Your brothers paid a high price for their words.
Augustine. Luther. Herbert. Edwards. Machen. Chesterton.
Not all paid with blood, but each man spent his life’s work on these books. Their faithful sacrifices have left behind a rich inheritance for the Church.
Every month the Christian Heritage Series puts into your hands a vital Christian classic with a friendly introduction, from Augustine to Chesterton.
The Bondage of the Will, by Martin Luther
This may be the only classic theological work you ever read which makes you laugh out loud multiple times. ~ Douglas Wilson, Introduction
The Temple, by George Herbert
We don’t have a single sermon that [Herbert] ever preached ... What we have is his poetry. And here the beauty of the subject is wedded to the beauty of his craft. ~ John Piper, Introduction
Religious Affections, by Jonathan Edwards
The possibility that my faith is false, and the fact that this book might help to reveal the falsity, is why it is potentially devastation. But this sort of devastation is a good thing. ~ Joe Rigney, Introduction
Thoughts for Young Men, by J. C. Ryle
Ryle could have chosen to live as a mollycoddled rich boy, but instead he pursued a life of rigor ... Ministry wasn’t a way for him to escape manliness, but rather to exercise it. ~ Michael Foster, Introduction
The Rare Jewel of Christian Contentment by Jeremiah Burroughs
If you want to read something to make you feel you have arrived, this is not the book for you. Burroughs understands that contentment is a mystery and cannot be taught lightly. ~ Nancy Wilson, Introduction
Orthodoxy by G. K. Chesterton
When Chesterton arrived in my intellectual scene, it was like flipping an extra breaker in my soul that turned on the party lights, brought out the dancers, and cued the music. ~ N. D. Wilson, Introduction
Vindiciae Contra Tyrannos by Junius Brutus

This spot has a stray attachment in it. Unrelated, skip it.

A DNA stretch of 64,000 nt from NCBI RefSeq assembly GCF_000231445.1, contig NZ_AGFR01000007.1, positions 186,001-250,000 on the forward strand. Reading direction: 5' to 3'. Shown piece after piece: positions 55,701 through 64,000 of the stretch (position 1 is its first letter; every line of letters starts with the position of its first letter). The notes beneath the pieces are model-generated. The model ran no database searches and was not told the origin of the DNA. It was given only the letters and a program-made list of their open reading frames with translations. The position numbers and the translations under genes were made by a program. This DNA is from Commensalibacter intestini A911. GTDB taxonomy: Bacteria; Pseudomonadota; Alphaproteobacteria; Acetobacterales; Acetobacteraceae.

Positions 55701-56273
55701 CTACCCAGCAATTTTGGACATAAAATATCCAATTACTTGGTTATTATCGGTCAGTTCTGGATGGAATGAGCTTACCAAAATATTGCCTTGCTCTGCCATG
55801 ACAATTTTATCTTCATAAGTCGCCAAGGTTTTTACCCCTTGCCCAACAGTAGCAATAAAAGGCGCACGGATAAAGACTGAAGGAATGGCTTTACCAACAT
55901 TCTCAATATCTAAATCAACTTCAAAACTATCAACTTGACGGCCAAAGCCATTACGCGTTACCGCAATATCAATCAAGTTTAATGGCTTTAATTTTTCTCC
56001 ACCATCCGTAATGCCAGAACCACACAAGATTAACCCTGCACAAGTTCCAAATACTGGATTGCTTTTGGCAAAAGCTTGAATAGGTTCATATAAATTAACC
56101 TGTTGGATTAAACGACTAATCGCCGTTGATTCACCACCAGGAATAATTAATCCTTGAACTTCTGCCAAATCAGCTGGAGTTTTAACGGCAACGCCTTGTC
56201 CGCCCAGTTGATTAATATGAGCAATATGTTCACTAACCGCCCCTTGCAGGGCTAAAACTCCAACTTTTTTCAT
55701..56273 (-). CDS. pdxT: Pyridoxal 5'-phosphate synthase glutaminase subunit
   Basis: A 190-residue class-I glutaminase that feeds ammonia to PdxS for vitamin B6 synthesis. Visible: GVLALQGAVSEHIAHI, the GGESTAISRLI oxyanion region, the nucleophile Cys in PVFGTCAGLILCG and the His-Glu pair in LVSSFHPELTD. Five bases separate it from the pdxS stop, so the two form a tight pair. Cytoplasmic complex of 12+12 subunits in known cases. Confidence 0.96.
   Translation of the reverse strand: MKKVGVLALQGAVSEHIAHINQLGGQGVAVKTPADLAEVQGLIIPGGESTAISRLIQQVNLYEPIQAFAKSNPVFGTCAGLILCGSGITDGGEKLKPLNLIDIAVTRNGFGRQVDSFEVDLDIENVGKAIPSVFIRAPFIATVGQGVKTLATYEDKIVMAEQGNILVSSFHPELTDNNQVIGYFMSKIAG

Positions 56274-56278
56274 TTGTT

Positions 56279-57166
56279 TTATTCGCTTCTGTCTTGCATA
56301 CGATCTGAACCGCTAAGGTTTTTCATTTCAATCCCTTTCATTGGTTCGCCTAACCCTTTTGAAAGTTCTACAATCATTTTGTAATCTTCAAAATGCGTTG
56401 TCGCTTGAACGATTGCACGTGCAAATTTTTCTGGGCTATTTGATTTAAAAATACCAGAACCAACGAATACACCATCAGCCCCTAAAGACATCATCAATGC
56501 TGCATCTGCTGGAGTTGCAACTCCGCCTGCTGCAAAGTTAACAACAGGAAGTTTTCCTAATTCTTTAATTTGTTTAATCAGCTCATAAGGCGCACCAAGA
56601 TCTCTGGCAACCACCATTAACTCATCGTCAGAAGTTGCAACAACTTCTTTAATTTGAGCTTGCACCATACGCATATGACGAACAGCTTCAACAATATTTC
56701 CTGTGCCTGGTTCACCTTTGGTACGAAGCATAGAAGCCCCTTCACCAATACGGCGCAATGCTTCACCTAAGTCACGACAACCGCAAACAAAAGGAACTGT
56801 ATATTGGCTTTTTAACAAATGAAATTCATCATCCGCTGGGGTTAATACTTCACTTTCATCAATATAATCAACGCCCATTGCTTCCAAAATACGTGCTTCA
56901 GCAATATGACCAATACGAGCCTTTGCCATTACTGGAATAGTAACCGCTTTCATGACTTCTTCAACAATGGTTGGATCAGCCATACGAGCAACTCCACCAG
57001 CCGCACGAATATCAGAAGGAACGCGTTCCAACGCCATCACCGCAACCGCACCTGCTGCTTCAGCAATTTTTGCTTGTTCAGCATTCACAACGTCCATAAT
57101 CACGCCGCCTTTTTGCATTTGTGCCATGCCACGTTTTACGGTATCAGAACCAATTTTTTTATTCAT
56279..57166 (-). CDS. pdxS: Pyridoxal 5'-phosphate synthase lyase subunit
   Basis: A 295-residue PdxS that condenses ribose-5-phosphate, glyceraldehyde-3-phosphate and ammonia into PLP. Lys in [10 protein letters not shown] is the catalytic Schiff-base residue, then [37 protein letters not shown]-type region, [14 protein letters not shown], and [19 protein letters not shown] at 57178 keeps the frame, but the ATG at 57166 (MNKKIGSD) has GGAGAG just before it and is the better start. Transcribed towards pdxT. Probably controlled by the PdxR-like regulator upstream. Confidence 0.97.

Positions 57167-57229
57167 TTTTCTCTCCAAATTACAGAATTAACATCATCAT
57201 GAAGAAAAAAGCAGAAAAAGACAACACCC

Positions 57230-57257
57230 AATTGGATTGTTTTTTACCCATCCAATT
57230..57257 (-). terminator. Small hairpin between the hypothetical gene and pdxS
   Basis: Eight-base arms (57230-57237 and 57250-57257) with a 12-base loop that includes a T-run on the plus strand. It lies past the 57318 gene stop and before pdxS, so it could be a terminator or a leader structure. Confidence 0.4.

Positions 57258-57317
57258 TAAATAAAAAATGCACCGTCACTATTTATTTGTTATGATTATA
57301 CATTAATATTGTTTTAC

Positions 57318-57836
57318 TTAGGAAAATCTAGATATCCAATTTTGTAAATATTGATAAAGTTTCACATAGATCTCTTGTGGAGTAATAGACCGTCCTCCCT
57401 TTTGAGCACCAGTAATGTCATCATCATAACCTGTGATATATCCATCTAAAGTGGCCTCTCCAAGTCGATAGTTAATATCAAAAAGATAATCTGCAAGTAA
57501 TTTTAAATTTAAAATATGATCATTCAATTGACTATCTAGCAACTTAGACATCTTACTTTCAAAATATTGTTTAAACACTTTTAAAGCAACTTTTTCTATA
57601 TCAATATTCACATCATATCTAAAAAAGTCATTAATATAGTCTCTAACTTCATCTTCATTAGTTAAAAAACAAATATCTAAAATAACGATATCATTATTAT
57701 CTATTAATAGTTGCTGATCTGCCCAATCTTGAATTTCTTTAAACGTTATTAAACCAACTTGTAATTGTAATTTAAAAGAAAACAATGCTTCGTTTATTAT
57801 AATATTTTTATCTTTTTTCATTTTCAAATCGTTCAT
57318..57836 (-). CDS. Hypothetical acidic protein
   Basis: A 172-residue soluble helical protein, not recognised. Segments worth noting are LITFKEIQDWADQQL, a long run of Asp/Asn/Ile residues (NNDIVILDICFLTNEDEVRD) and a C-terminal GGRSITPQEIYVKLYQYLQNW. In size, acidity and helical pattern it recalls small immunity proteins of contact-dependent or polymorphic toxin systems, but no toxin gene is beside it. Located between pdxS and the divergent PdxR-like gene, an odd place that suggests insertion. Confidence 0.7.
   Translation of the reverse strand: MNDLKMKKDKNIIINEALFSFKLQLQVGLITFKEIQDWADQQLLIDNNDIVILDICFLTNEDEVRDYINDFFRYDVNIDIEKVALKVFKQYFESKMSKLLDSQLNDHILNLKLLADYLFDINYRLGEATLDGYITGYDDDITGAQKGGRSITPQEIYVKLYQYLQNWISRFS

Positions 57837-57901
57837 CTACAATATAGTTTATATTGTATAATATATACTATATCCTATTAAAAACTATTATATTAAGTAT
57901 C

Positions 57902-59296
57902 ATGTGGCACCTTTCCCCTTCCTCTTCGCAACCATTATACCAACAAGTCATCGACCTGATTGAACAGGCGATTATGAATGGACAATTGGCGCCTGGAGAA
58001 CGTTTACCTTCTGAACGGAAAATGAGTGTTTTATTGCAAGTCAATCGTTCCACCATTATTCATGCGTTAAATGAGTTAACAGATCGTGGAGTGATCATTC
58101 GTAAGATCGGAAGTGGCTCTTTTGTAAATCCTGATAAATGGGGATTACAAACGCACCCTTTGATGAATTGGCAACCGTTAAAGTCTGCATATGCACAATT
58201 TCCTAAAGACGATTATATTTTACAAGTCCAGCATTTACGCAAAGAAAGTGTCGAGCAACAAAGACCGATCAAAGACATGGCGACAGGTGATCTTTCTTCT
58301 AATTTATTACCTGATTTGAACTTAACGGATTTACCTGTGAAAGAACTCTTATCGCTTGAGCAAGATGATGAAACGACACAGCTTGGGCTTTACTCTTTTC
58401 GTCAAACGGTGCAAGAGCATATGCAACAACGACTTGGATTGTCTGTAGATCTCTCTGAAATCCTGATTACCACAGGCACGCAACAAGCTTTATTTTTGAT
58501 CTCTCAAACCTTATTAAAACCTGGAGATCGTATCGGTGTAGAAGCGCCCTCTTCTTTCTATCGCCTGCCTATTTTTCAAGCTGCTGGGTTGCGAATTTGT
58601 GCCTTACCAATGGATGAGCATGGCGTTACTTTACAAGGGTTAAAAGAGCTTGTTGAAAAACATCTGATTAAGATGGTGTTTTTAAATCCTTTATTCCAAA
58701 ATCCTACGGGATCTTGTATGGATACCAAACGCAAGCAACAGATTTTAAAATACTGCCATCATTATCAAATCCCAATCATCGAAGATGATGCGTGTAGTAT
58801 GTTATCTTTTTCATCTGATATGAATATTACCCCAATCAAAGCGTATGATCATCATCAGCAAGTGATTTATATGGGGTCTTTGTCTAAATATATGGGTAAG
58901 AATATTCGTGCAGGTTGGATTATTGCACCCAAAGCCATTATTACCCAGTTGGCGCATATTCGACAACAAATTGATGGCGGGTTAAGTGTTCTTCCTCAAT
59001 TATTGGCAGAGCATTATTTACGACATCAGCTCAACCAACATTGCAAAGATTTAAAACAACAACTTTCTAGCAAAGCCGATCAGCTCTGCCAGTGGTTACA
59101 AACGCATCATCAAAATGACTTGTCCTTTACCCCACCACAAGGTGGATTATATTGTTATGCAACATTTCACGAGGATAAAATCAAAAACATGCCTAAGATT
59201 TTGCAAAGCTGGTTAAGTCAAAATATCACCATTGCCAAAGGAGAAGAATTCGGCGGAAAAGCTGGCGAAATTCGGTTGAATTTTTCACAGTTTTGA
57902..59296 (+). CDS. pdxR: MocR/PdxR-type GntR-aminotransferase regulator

The Vindiciae’s sharp defense of the right to resist unjust rulers with armed rebellion shaped the political theories of Locke in England and the Founding Fathers in America. ~ Dr. Glenn Sunshine, Introduction
Lex Rex: The Law and the King by Samuel Rutherford
Rutherford was a practical and pastoral theologian . . . he was also a bare-knuckle brawler who was clearly able to hold his own in the theological bar fight that was the seventeenth century. ~ Douglas Wilson, Introduction
Lectures to My Students by Charles Spurgeon
You will surely laugh out loud as you read Spurgeon. And just as surely, you will find your sin skewered, your faith reinforced, and your wisdom nourished. ~ Michael Reeves, Introduction
Institutes of the Christian Religion by John Calvin
Returning to the teaching of the great Reformer himself will be a great protection against...the error of claiming the heritage of great men that you have almost nothing in common with. ~ Douglas Wilson, Introduction
Christianity and Liberalism by J. Gresham Machen
Machen was a stalwart defender of the orthodox Christian faith, one who understood the nature of the corruptions facing the church of his time . . . a model for all of us.” ~ Douglas Wilson, Introduction
A Learned Treatise of the Plague by Theodore Beza
With COVID-19, the Church is forced to ask questions we have not had since the bubonic plague . . . questions faced by Beza. It is the wisdom of the Church to listen to her forefathers in the faith.” ~ Ben Castle, Introduction
The Everlasting Man by G. K. Chesterton
The Everlasting Man is meant to give a believer’s reading of the flow of history—reaching its
climax in the advent of Christ, the still-point and center of history. ~ Kevin Belmonte, Introduction
You inherited a family in Christ that spans centuries. Get to know them!
This series aims to do just that: introduce readable Christian classics to ordinary Christians, the kind our fathers in the faith fought for.
The Christian Heritage series will include works from Augustine all the way to Chesterton.
We are cheerfully Protestant and Reformed, so we also believe that all truth is God’s truth. Whatever has been said truthfully belongs to us, whether Augustine describes his conversion, Luther defends justification by faith, or Chesterton marvels at the glories of orthodoxy and cheese.
Christians through all ages should be encouraged and enlightened by gleaning the wisdom of our fathers in the faith.